Many species of bees collect nectar, they convert to honey and store as a food source. Only bees that live together in large colonies store appreciable quantities of honey; these include bees of the genera Apis (honeybees), Trigona and Melipona (stingless bees) that people have recognized throughout the ages as sources of honey. Until the seventeenth century, honey from bees was the only commonly available sweetening substance.
The most widely used honeybees are European races of Apis mellifera, a species of honeybee also indigenous to Africa and the Middle East. Honeybees are not indigenous to the Americas, Australia, New Zealand or the Pacific islands, but during the last four centuries European races of bees have been introduced to these regions. During the last 30 years, European bees have been used increasingly in Asia. Beekeeping equipment and technology have been developed for use with European races of honeybees. Most beekeeping literature relates only to these bees.
Apis mellifera are indigenous to tropical Africa. They are slightly smaller than the European races of Apis mellifera and their behaviour is notably different. They are more readily alerted to leave the comb and defend themselves. Tropical honeybees are more likely to abandon their nest or hive if disturbed, because they have a greater chance of survival in the tropics. In some areas, honeybee colonies migrate seasonally.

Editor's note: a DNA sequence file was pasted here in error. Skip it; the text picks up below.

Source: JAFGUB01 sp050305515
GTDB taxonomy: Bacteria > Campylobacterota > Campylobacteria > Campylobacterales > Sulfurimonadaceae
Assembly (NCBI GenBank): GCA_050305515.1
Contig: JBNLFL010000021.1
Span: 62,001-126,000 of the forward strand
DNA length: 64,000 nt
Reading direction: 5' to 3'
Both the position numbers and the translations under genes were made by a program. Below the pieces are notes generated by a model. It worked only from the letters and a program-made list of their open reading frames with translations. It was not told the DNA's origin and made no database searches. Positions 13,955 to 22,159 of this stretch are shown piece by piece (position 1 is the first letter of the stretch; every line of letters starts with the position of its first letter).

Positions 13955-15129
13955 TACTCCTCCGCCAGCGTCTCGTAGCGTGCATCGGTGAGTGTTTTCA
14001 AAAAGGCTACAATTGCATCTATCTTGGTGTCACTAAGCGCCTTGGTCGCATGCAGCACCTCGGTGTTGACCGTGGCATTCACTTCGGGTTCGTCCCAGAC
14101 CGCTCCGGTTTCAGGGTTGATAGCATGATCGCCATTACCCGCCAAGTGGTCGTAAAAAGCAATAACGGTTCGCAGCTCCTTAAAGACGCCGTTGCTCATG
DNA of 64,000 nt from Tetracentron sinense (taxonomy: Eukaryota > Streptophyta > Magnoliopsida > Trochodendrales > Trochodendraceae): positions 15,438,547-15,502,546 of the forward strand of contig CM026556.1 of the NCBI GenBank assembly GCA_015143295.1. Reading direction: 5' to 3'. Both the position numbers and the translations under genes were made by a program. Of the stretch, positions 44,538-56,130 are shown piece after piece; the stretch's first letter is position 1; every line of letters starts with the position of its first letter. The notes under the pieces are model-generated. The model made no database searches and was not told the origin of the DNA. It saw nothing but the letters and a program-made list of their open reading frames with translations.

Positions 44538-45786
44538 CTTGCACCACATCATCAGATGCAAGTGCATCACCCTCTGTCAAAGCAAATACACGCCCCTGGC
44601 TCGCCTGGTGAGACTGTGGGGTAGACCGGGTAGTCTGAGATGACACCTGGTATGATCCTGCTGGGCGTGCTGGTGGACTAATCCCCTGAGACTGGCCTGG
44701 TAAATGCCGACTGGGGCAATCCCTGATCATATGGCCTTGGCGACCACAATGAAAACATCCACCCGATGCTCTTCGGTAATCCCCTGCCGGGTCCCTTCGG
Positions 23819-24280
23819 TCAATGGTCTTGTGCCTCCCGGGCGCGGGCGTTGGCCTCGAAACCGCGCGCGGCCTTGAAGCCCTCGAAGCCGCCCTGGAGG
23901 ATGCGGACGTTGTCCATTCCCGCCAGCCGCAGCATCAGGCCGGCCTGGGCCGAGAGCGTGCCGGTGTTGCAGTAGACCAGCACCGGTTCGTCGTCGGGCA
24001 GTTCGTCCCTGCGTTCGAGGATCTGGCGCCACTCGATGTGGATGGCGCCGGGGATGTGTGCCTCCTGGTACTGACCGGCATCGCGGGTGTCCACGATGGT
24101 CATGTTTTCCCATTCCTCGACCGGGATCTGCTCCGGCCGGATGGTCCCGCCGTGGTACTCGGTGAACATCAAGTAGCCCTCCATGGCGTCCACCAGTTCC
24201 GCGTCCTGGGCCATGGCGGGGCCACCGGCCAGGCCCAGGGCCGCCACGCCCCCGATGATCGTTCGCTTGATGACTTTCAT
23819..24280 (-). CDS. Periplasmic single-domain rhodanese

FIGURE 7 Colonies of wild nesting bees are the major source of honey in many areas of India. These colonies will be harvested by honey hunters who climb the trees, cut off the honeycombs and lower them to the ground in baskets.
These are crucial factors governing tropical bee management.
There are many indigenous honeybee species in Asia. Some can be managed in hives; others build individual combs in the open and cannot be kept in hives. Honey hunters plunder these combs for honey. In Bangladesh, India and Nepal, for example, most honey comes from gathering the large combs of wild nesting bees.
There are no indigenous honeybees in the Americas. Their ecological niche is filled by many different species of stingless bees that were and in some areas still are exploited for their honey, which is particularly valued for its medicinal properties. Knowing nothing of these indigenous bees, European settlers long ago brought with them European bees, on which basis the industry developed. In 1956, some African Apis mellifera queens were introduced into Brazil. These bees survived far more successfully in tropical Brazil than their European Apis mellifera predecessors, and quickly proved dominant over them; they are known as "killer bees" in the media and have spread through much of South and Central America and southern parts of the United States. They have many of the typical African honeybee characteristics that have necessitated changed management practices and led to increased yields for beekeepers.
FIGURE 8 Hive for stingless bees in Brazil.